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6. The Yellow Bird

Editor's Note: There's no photo available at the time of writing

On looking at the name, one would think of a dish made of the meat of probably a yellow colored bird found locally. It is, though, a cocktail made with the juices of tropical fruits and rum. The Yellow Bird is made by adding orange juice, apricot brandy, pineapple juice, galliano, banana, liqueur(optional) and of course rum, the national alcoholic beverage of the Bahamas, in a glass and giving it a thorough stir. The resultant concoction is a cocktail that is perfect for sipping on a relaxing day at the beach or on the deck of a cruise ship in the Carribean seas. The bitter taste of the rum is balanced by the sweet juices of the fruit thus giving you a sweet-bitter taste to savor.

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7. Rum cake

Rum cake
Source: Photo by Wikimedia Commons user Kent Wang used under CC BY-SA 2.0

Rum is the national beverage of the Bahamas and so it comes as no surprise that rum cake is the ubiquitous item across restaurants there. Rum cake has a generous amount of rum in it, both in the cake and the sauce that is drizzled over it. It is like other cakes but with rum infused in it. Traditionally the cake is made in a bundt cast and has the shape of a ring. This airy, well-baked cake gives a punch with the rum in it and is a perfect companion to your cup of tea or coffee. The cake is also served as a dessert.

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8. Johnnycake

Source: Photo by Wikimedia Commons user Dqfn13 used under CC BY-SA 4.0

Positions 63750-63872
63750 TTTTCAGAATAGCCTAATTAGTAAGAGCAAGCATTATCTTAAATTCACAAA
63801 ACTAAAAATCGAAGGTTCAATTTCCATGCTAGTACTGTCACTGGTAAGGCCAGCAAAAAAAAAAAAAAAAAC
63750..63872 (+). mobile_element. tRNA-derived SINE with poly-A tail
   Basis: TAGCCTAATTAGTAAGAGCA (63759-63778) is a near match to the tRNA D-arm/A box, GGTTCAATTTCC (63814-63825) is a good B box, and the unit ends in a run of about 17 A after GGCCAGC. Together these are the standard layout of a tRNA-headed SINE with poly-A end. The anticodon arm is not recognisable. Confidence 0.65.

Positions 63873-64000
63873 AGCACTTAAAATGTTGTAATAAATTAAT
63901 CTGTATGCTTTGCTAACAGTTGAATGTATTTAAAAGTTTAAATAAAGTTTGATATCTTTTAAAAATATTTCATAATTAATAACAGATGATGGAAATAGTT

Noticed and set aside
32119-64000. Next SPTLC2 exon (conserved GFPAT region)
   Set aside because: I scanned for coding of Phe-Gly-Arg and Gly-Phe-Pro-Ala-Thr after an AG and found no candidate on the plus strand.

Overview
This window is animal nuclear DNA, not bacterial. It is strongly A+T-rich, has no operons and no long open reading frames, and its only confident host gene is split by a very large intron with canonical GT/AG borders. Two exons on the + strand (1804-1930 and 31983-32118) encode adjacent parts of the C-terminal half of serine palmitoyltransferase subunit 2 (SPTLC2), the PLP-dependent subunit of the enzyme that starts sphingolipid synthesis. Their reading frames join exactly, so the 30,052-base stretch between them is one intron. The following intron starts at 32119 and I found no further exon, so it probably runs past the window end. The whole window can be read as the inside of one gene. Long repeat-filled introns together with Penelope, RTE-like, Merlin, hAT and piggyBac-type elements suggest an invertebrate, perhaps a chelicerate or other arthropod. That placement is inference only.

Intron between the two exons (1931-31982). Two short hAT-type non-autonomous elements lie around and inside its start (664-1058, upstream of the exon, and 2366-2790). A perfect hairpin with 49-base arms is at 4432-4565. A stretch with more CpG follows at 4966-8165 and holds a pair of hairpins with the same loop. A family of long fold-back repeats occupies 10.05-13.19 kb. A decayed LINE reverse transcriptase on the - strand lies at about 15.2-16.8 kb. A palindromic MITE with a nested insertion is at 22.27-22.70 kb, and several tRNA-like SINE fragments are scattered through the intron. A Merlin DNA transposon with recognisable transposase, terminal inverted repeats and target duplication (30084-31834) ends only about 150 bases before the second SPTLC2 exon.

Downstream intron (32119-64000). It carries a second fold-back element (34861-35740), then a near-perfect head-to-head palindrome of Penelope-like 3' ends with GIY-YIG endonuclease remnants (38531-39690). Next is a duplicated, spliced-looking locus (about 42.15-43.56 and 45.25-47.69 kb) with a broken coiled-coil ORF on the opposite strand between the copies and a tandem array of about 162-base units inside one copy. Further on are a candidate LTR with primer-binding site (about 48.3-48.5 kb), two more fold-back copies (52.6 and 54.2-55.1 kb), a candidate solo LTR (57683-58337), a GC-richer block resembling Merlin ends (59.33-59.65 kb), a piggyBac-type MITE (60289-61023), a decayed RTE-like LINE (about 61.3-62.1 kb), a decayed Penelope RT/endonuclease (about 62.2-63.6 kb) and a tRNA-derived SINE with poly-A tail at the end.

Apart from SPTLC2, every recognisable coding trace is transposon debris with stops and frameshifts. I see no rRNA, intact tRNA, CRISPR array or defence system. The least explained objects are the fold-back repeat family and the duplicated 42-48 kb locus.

Johnnycake is the staple and unofficial bread in Bahamian cuisine. It is similar to cornbread found in the Southern cuisine of America. This bread is made with milk, flour, butter and sugar, and the concoction is cooked in a pan and not an oven. This bread is usually eaten with curries and stews but in contemporary dishes, we can see johnnycakes being treated as burger buns with delicious shark meat, or some other exotic meat, in between.

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9. Goombay marmalade

Editor's Note: There's no photo available at the time of writing

Bahamian cuisine is mainly known for its fresh and spicy seafood dishes but one cannot justify Bahamian food without the mention of Goombay. It is a typical Bahamian marmalade made from pineapple, papaya, and green ginger. It is like a tropical jam where the sweetness of the pineapple and papaya is well balanced by the spicy ginger flavor. Like other marmalades, this is eaten as a spread over slices of bread.

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10. Fried or seared grouper with grits

Grouper Reuben
Source: Photo by Flickr user jchapiewsky used under CC BY-SA 2.0

Grouper is another popular fish in the Bahamas and with it, the locals make an amazing dish that comes with grits. The fish filet is seared (sometimes fried) and the seasoning is done with tomatoes and garlic. A delicious vegetable gravy is then poured delicately over the fish. This is served with grits which is topped with grated cheese. The flavor of the garlic and the rich taste the seared grouper is well balanced by the acidity of the tomatoes and the creaminess of the grits. One bite of this dish can take you on a roller coaster of different flavors.

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Dishes of the Caribbean

These 10 dishes are delicious and best represents Bahamian cuisine. Appetizers like pigeon peas and rice to entrees like seared grouper with grits to desserts like the decadent guava duff and rum cake, and finally drinks as lip-smacking as the Yellow Bird, Bahamian cuisine is a complete treat to your taste buds. So try these amazing food without any delay.